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North Uist, Loch Nan Geireann, Eileann An Tighe

Settlement (Neolithic), Hammerstone(S) (Neolithic), Lithic Implement(S) (Quartz)(Neolithic), Lithic Implement(S) (Chert)(Neolithic), Lithic Implement(S) (Flint)(Neolithic), Polished Axehead (Stone)(Neolithic), Scraper (Tool)(S) (Flint)(Neolithic), Unidentified Pottery (Neolithic)

Site Name North Uist, Loch Nan Geireann, Eileann An Tighe

Classification Settlement (Neolithic), Hammerstone(S) (Neolithic), Lithic Implement(S) (Quartz)(Neolithic), Lithic Implement(S) (Chert)(Neolithic), Lithic Implement(S) (Flint)(Neolithic), Polished Axehead (Stone)(Neolithic), Scraper (Tool)(S) (Flint)(Neolithic), Unidentified Pottery (Neolithic)

Alternative Name(s) Aird Reamhar

Canmore ID 10372

Site Number NF87SW 1

NGR NF 8424 7310

Datum OSGB36 - NGR


Ordnance Survey licence number 100057073. All rights reserved.
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Administrative Areas

  • Council Western Isles
  • Parish North Uist
  • Former Region Western Isles Islands Area
  • Former District Western Isles
  • Former County Inverness-shire

Archaeology Notes

NF87SW 1 8424 7310.

(NF 8421 7311) A 'Western Neolithic pottery workshop' overlaid by two later (possibly 18th century) sub- rectangular buildings, was excavated by Scott in 1937 on Eileann an Tighe, an islet in Loch nan Geireann.

The workshop comprised three kilns of horizontal type, and may have lasted for three generations (L Scott 1953). The pottery, which included Unstan bowls late in the sequence, is closely related to the Beacharra A and B groups of the Clyde-Carlingford culture (PSAS 1953) Finds included a small polished stone axe, hammerstones, pumice, flint scrapers etc. They are now in the National Museum of Antiquities of Scotland (NMAS, L Scott 1953; PSAS 1953).

L Scott 1953; Proc Soc Antiq Scot 1953; S Piggott 1954.

The site of the neolithic pottery workshop on Eleann an Tighe lies on the NW end of the island near a small modern cairn. The only remains that can now be seen are those of the later (possibly 18th century) structures.

Visited by OS (R D) 21 June 1965.

(NF 8424 7310) Neolithic Pottery found AD 1937 (NAT)

OS 1:10,000map, (1971)

The RCAHMS (1928), writing before Scott's excavations, describe the ruins of five old structures on Eilean an Tighe which were excavated by Beveridge: On the SW of the islet was a rectangular building measuring 13 1/2 by 11ft within walls 2ft thick; towards the N end of the island, the remains of a structure about 12ft in diameter within walls 2 1/2ft thick. There are less distinct traces of another, smaller enclosure towards the SE end of the island and the centre of the island has been occupied by two adjoining circular structrues of similar appearance. It is suggested that the island may have been connected by a causeway to the nearby promontory of Aird Reamhar.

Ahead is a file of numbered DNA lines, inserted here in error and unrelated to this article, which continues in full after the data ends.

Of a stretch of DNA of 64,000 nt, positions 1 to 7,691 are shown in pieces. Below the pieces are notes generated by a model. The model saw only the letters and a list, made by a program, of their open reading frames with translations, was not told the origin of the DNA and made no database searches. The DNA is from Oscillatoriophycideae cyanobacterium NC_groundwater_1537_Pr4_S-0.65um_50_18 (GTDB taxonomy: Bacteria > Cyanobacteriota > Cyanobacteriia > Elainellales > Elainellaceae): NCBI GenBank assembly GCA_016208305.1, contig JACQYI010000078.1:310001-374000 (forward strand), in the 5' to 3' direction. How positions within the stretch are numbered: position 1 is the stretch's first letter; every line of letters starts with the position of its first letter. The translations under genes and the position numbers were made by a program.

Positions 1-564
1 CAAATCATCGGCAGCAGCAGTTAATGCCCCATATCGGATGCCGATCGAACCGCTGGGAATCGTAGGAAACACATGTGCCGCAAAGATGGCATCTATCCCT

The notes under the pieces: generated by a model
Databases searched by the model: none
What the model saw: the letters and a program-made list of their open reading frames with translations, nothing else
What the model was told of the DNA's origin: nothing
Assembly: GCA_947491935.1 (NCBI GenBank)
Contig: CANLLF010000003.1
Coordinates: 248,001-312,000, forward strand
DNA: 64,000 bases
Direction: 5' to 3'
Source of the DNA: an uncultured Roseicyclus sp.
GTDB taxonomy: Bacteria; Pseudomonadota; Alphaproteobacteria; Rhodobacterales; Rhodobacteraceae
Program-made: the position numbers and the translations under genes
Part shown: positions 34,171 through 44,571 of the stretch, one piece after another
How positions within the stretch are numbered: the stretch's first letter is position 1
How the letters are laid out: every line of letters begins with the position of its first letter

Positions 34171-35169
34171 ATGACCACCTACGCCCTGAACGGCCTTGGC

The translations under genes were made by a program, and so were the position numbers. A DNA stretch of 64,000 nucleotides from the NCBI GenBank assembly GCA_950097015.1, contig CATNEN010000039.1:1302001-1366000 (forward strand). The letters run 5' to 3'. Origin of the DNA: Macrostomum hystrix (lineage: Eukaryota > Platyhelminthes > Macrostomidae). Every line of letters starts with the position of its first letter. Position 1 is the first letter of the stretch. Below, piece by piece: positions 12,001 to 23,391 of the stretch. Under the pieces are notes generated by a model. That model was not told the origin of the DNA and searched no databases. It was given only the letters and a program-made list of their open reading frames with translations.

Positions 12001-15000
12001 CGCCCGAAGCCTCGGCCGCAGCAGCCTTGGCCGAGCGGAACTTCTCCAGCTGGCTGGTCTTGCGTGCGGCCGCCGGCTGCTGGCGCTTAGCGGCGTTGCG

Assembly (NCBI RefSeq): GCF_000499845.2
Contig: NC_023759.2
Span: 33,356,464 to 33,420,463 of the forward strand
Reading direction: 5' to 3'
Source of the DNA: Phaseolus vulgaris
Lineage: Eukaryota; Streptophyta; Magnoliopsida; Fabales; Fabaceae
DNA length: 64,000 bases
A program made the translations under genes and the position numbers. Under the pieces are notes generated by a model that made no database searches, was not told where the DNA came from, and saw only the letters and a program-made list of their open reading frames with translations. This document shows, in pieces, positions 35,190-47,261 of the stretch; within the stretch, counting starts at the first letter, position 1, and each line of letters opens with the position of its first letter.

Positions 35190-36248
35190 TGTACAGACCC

Over the years, much material from Eileann an Tighe has been donated to the NMAS, including the artifacts from the excavations by Beveridge (PSAS 1922). This includes many sherds of neolithic pottery, flint scrapers and a flint knife, a felstone axe and an adze of basaltic stone.

Eilean an Tighe is noted by Miss Henshall as a neolithic habitation site; it is very doubtful if it was a kiln site as suggested by Scott. Brief mentions of the types of pottery found are made.

RCAHMS 1928; E Beveridge 1911; A S Henshall 1972; Proc Soc Antiq Scot 1912; 1922; 1929; 1942; 1978.

The following finds are held in the Royal Museum of Scotland:

NMS EOA 423-7: Fragments from polished stone axes from the 1937 excavations at Eilean an Tighe, North Uist.

NMS EOA 428-9: Flakes from the same excavations.

Information from NMS typescript archaeology continuation catalogue (per Dr J A Sheridan), September 1990.

Five axes or flakes from these excavations have been petrologically examined. One axe-fragment (NMS EQA 423/Clough and Cummins UST 2) and a flake (NMS EQA 424/Clough and Cummins UST 3) have been identified as serpentised peridotite. Another flake (NMS EQA 425/Clough and Cummins UST 4) has been attributed to group IX (porcellanite from Tievebulliagh and Rathlin, Northern Island). A further axe-fragment (NMS EQA 426/Clough and Cummins UST 5) has been identified as siltstone, and a polished flake (NMS EQA 429/Clough and Cummins UST 6) remains unattributed.

T H McK Clough and W A Cummins 1988.


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